A humorous look at the companies that caught our eye, for better or worse, this week.
How to lose a bundle of money: 1) Bet on the Leafs; 2) Bet on the Blue Jays; 3) Bet on DraftKings. Shares of the online sport betting and casino company plunged faster than the Leafs' and Jays' playoff hopes after DraftKings announced an offering of 32 million shares – half from the company and half from early investors in the business, which went public in April. DraftKings’s announcement two days later that the deal would be priced at US$52 a share – well below the market – extended the stock’s skid. Watching your team lose in overtime is more fun than owning this thing.
If this were a Hollywood movie, a superhero would swoop in and vanquish the evil coronavirus. Unfortunately, this is reality and the virus is proving to be a stubborn foe. Shares of Cineplex Inc., Canada’s largest cinema chain, sank to a record low after MGM delayed the release of the James Bond flick, No Time to Die, until April – the latest film to be pushed back because of the pandemic. Further rattling investors, Cineworld Group PLC, the world’s second-largest theatre chain, announced the temporary closing of all of its cinemas in the United States and Britain, warning that the industry is becoming “unviable." Hey, Iron Man. Pick up the damn phone.
Domino’s Pizza (DOG)
If pizza is too hot, it can burn the roof of your mouth. Investing in a red-hot pizza stock is also a good way to get burned. Shares of Domino’s had soared about 47 per cent this year, as consumers staying home during the pandemic ordered more pies for delivery. But even as the chain’s revenue jumped 17.9 per cent in the third quarter, Domino’s posted earnings well below expectations, hit by higher wages for frontline workers, expenses for personal protective equipment and rising costs for cheese and other ingredients. Investors are reaching for the ice water.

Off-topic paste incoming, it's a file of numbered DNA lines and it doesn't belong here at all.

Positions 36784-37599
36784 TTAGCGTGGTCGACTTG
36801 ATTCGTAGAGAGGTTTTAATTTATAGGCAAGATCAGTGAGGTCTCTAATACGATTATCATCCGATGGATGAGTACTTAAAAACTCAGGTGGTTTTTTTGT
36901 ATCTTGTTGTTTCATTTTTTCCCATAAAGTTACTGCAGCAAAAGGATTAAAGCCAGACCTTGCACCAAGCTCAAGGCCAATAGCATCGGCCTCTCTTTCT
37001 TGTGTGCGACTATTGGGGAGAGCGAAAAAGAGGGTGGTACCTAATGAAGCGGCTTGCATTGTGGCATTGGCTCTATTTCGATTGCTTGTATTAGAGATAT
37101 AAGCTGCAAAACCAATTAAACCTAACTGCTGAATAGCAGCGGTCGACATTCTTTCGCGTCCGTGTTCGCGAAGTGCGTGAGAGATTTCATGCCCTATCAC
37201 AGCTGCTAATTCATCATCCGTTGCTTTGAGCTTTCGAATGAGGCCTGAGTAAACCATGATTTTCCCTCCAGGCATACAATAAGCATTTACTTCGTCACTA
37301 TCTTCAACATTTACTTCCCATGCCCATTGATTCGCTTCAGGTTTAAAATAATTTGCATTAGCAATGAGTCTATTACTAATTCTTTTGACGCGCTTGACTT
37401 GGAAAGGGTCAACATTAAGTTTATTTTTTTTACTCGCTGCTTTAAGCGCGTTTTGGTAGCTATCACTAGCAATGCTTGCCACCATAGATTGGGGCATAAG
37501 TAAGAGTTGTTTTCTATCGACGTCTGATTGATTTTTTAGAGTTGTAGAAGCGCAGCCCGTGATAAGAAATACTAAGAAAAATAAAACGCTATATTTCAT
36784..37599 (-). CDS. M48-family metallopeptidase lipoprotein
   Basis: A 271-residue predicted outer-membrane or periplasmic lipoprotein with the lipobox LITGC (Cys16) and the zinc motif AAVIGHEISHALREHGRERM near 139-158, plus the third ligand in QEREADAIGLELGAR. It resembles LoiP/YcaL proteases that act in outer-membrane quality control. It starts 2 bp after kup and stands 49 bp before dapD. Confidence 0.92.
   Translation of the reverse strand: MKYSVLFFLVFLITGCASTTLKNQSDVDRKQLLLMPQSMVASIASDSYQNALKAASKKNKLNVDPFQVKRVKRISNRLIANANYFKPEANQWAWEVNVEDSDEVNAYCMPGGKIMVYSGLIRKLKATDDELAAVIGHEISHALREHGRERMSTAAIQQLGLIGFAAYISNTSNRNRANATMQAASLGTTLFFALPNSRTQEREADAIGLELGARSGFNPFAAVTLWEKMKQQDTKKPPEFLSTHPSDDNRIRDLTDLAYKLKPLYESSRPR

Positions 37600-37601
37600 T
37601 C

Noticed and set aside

Well, that’s one way to get your investment firm noticed. Pivotal Research slapped a US$650 price target on Netflix Inc. – the highest of any firm on Wall Street – citing what it sees as the virtuous circle driving the streaming service’s growth. “The larger their subscriber base grows … the more they can spend on original content, which increases the potential target market for their service (and reduces existing subscriber churn) and enhances their ability to take future price increases,” Pivotal said. Netflix’s stock is already experiencing some big price increases.
Canada Goose (STAR)
Maybe the Goose isn’t cooked after all. After tumbling nearly 80 per cent from their peak in 2018 to their low in March, shares of Canada Goose Holdings Inc. have regained roughly a third of their point loss. With cold weather coming and people who work from home because of the coronavirus looking to spend more time outdoors, “we expect outerwear to be a beneficiary,” RBC analyst Kate Fitzsimons said in a note. Canada Goose’s strong e-commerce exposure and recovering business in China are also providing a tailwind, said Ms. Fitzsimons, who raised her price target to $47 from $43. Honk if you like paying $1,000 for a winter coat.
A humorous look at the companies that caught our eye, for better or worse, this week
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